Finding home on the range
Reading Gretel Ehrlich's The Solace of Open Spaces
Hi! I’m Hannah James, journalist, writer and editor, and this is where I review nature books, and think about nature-related topics out loud. Thanks for reading!
What I’m reading
I missed you last week - I was in Tasmania on a last-minute work trip, eating and drinking my way around Hobart. Friends, it was wonderful.
In the brief intervals between eating, I… well, I wasn’t doing all that much reading, either. But I did fly through Gretel Ehrlich’s The Solace of Open Spaces.
In 1976, Ehrlich and her partner, both 29 and living in New York, were told by doctors that he was dying. But they had already been commissioned to make a film about sheepherders in Wyoming, and so she went anyway, alone. As you’ll know if you’re familiar with her work, that trip made her into the revered poet of the West she is today. She never lived in New York again.
This book, Ehrlich’s first, is a series of essays about Wyoming that cover not so much the tragedy that sent her there, but more the people she meets, the animals she works with and, most of all, the land she lives on. She talks about the life-blood of water in a dry landscape; the ritual of rodeo; the iconic image of the strong and silent cowboy (which “has perverted manliness into a self-absorbed race for cheap thrills.… the westerner’s courage is [actually] selfless, a form of compassion”); the nature of people’s relationships with animals, who see “what’s bedrock and current in us: aggression, fear, insecurity, happiness, or equanimity… we’re transparent to them and thus exposed - we’re finally ourselves”.
We get all the hair-raising stories of life on isolated ranches we could wish for. There’s a cowboy who is badly injured while alone at a remote camp, and so scratches an SOS with the point of a bullet onto leather cut from his chaps. Then he ties the message to his horse and sends it away to find help. A rancher dies from gangrene after falling from his horse and using an old remedy on his crushed leg: horse manure. A no-nonsense female farmer solves the problem of her neighbour grazing his cows on her land by shooting the hat right off his head and telling him it would be hanging on her mantelpiece if he wanted to retrieve it. (He did not.)
But Ehrlich is no tourist gleefully relating funny, freaky stories about these odd characters. She makes it clear she’s one of them, as she mucks in to do the hard and solitary work of a sheepherder, then learns how to be a cowboy. She becomes friends with these work- and weather-hardened, practical, yet unstintingly generous people. In a sparsely populated place, she learns:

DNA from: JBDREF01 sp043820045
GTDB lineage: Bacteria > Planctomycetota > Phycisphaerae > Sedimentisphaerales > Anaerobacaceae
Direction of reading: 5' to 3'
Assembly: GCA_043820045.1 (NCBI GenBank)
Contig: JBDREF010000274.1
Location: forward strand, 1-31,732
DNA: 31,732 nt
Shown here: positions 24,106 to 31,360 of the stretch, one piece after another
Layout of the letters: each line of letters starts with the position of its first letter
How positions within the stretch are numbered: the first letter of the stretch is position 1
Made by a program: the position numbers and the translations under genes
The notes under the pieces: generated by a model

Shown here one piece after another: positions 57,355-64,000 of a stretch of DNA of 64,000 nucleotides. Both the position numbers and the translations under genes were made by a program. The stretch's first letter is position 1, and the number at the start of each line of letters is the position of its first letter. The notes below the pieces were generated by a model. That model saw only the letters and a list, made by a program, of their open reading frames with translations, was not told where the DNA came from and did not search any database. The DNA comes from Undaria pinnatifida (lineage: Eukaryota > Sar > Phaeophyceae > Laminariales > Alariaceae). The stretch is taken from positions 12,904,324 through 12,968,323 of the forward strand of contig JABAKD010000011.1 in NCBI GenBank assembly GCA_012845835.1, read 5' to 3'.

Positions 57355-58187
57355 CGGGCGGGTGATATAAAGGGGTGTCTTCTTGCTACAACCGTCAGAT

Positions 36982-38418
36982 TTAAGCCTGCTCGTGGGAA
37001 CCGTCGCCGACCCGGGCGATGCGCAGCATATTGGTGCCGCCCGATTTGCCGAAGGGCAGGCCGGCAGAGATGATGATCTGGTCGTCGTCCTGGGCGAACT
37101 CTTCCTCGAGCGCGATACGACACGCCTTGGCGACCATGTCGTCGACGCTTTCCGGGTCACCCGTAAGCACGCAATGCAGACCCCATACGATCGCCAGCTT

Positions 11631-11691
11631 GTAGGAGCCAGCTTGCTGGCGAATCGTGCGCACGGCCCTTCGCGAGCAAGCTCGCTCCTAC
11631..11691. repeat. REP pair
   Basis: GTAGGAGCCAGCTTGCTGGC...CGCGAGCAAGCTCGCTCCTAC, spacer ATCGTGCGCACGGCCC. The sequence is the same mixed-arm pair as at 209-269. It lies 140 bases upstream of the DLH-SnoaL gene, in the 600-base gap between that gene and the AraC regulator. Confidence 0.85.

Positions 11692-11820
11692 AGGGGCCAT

“A person’s life is not a series of dramatic events for which he or she is applauded or exiled but a slow accumulation of days, seasons, years, fleshed out by the generational weight of one’s family and anchored by a land-bound sense of place.”
These land-bound people are laconic: “Conversation goes on in what sounds like a private code... Sentence structure is shortened to the skin and bones of a thought.” And Ehrlich connects this trait to precisely the fact that they are land-bound:
“Instead of talking, we seem to share one eye. Keenly observed, the world is transformed. The landscape is engorged with details, every movement on it chillingly sharp… Days unfold, bathed in their own music. Nights become hallucinatory; dreams, prescient.”
And although her friends and neighbours are a joy to get to know, it’s in those details of the landscape that Ehrlich truly shines.
“Morning. Sagesmell, sunsquint, birdsong, cool wind.”
“Most characteristic of the state’s landscape is… waterless stands of salt sage, snakes, jack rabbits, deerflies, red dust, a brief respite of wildflowers, dry washes and no trees… the doing of a mad architect - tumbling and twisted, ribboned with faded, deathbed colours, thrust up and pulled down as if the place had been started out of a deep sleep and thrown into a pure light.”
The open space of the ranges can send you mad, but it can also set you free. It did in fact provide the solace Ehrlich was seeking.
“I suspect that my original motive for coming here was to ‘lose myself’ in new and unpopulated territory. Instead of producing the numbness I thought I wanted, life on the sheep ranch woke me up. The vitality of the people I was working with flushed out what had become a hallucinatory rawness inside me. I threw away my clothes and bought new ones; I cut my hair. The arid country was a clean slate. Its absolute indifference steadied me.”
The Solace of Open Spaces was book 44 for 2021. I’ve also been reading:
Sarah Orne Jewett, A Country Doctor
Margaret Kennedy, The Constant Nymph
Barbara Kingsolver, The Lacuna
One final pic of my amazing trip to Hobart to explain why I wasn’t doing much reading:
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